The image of women in advertising
- Parliamentary Assembly
- Assembly debate on 26 June 2007 (21st Sitting) (see Doc. 11286, report of the Committee on Equal Opportunities for Women and Men, rapporteur: Mrs Bilgehan). Text adopted by the Assembly on 26 June 2007 (21st Sitting).
1 The Parliamentary Assembly notes that images of women which are totally at odds with their actual roles in our contemporary societies are still common in advertising today.
2 Too often, advertising shows women in situations which are humiliating and degrading, or even violent and offensive to human dignity.
3 The Assembly is angered by the fact that it is nearly always women who are reduced to the role of mere consumer commodities or sex objects in certain advertisements.
4 Respect for human dignity should, however, be one of the advertisers’ constant aims.
5 The Assembly is aware that much work will be required to change attitudes and demolish stereotypes which do women a disservice in their fight for equality. Its fundamental aim is accordingly to ensure that women everywhere can at last see their real image faithfully reflected in the world in which they lead their daily lives.
6 It welcomes the fact that certain governments, non-governmental organisations and European governmental agencies have made progress on the image of women in the media and advertising. Studies have been carried out and laws have even been strengthened in order to combat discrimination between women and men.
7 However, the Assembly deplores the persistence of negative images and representations of women in advertising, which is partly due to the fact that many European states lack adequate laws and that national advertising codes are either ignored or are sometimes even non-existent.
8 It accordingly asks the Council of Europe’s member states to take the necessary action to ensure that, whatever form it may take, the image of women is respected in a dignified and non-discriminatory way, while respecting the basic principle of freedom of expression, which rules out any form of censorship.
9 It denounces the harm done to the health of young girls, such as anorexia and, in later life, the development of conditions such as osteoporosis, provoked by certain advertisements that present thin women as a standard of beauty.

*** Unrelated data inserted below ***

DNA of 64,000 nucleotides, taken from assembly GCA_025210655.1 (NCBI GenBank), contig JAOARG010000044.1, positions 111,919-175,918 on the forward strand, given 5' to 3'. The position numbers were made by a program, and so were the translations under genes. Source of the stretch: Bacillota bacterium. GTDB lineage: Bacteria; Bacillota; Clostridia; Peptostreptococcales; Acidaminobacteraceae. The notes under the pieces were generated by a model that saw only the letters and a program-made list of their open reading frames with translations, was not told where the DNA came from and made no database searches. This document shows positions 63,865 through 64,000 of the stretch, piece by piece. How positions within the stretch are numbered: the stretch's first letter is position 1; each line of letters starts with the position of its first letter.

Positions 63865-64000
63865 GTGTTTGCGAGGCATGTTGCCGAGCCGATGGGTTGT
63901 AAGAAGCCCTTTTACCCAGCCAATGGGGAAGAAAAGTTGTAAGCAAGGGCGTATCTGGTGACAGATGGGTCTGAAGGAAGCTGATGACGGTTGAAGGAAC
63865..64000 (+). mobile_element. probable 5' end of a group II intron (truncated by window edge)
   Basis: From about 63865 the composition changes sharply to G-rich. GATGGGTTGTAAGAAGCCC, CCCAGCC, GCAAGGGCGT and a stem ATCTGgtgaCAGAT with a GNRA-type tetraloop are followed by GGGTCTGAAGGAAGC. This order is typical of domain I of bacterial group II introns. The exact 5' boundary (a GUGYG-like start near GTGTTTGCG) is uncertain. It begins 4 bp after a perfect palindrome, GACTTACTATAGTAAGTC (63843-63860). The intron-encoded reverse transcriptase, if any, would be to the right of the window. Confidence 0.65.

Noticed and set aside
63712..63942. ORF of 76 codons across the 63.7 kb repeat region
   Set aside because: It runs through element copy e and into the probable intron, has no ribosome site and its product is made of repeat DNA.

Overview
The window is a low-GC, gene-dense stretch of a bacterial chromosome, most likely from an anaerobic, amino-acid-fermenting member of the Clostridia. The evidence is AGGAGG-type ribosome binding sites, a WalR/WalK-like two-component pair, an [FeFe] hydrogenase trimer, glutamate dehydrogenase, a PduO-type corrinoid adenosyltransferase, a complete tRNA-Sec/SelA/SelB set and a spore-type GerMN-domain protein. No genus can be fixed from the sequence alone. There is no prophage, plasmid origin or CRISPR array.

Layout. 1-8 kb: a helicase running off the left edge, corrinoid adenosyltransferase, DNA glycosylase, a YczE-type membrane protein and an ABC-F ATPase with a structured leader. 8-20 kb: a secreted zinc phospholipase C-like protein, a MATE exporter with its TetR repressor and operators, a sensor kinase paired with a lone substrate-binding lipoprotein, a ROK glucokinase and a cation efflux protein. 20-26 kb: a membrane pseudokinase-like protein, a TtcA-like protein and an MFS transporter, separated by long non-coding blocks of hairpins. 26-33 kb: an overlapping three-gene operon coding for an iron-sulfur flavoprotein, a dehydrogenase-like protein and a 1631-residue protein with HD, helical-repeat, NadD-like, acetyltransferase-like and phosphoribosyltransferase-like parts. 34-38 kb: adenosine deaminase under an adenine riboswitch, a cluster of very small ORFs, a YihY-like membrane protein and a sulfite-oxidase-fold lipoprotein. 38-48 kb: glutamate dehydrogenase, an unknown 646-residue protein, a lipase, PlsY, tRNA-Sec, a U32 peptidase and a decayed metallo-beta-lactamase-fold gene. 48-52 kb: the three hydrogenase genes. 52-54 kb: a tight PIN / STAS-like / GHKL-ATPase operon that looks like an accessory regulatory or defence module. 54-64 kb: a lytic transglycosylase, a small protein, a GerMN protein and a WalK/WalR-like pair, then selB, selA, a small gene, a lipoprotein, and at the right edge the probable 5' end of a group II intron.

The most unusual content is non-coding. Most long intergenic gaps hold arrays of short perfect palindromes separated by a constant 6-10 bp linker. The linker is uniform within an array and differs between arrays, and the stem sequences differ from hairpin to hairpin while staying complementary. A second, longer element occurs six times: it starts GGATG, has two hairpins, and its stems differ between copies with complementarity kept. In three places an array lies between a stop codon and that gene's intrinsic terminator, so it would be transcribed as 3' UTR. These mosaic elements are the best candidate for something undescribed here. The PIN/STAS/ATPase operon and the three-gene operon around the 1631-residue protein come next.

10 It recalls the importance of the Declaration and Platform for Action of the United Nations 4th World Conference on Women (Beijing, September 1995), which recommends, among other things, that the media and advertising bodies develop, consistent with freedom of expression, professional guidelines and codes of conduct and other forms of self-regulation to promote the presentation of non-stereotyped images of women.
11 Basing itself on the United Nations Convention on the Elimination of All Forms of Discrimination against Women of 18 December 1979, the Assembly emphasises the need for action of three kinds: regulation, self-regulation and education to help people to react critically to advertising.
The Assembly accordingly recommends that the Council of Europe member states:
12.1 ratify the Optional Protocol to the 1979 Convention on the Elimination of all Forms of Discrimination against Women, make a declaration accepting the amendment to Article 20, paragraph 1, of the convention, bring their laws into line with those texts and submit, if they are not already doing so, regular reports to the Committee on the Elimination of Discrimination against Women on the legislative, judicial, administrative and other measures they have adopted to implement the convention and on progress made in this regard;
12.2 implement the Beijing Platform for Action on women and the media and take stock every year of progress made in this area;
adopt appropriate domestic laws:
12.3.1 making incitement to discrimination an offence in all advertising media;
12.3.2 giving women’s associations the right to take legal action in defence of a collective interest – the elimination of discrimination against women in advertising;
encourage the introduction of national self-regulating schemes and reinforce the self-regulating machinery set up by national advertising standards authorities by:
12.4.1 amending national ethical codes to prevent the dissemination of advertising images or messages which could be interpreted as inciting discrimination against women or as violating human dignity;
12.4.2 including consumer representatives (women and men) on national advertising standards authorities;
12.4.3 strengthening the binding character of decisions taken by advertising standards authorities;
12.4.4 attaching to national advertising standards authorities a group of experts to make an in-depth study of the mechanisms of advertising;
take the following educational measures in respect of advertising:
12.5.1 provide further training for advertising professionals, and also basic training in advertising schools, on respecting equality between women and men and, more generally, non-discrimination;
12.5.2 set up programmes to help consumers to analyse the effects of advertising;
12.5.3 provide adequate resources and run programmes in schools to teach children to distinguish between advertising and reality;
12.5.4 run press campaigns to make the public aware of sexist or violent advertising and tell them what they can do to curb it;
12.5.5 provide toll-free phone numbers and e-mail and postal addresses which the public can use to complain when advertisements use images of women which violate human dignity;
12.5.6 introduce a prize awarded by advertising professionals, and a prize awarded by the public, for the advertising campaign which breaks most effectively with sexist stereotypes.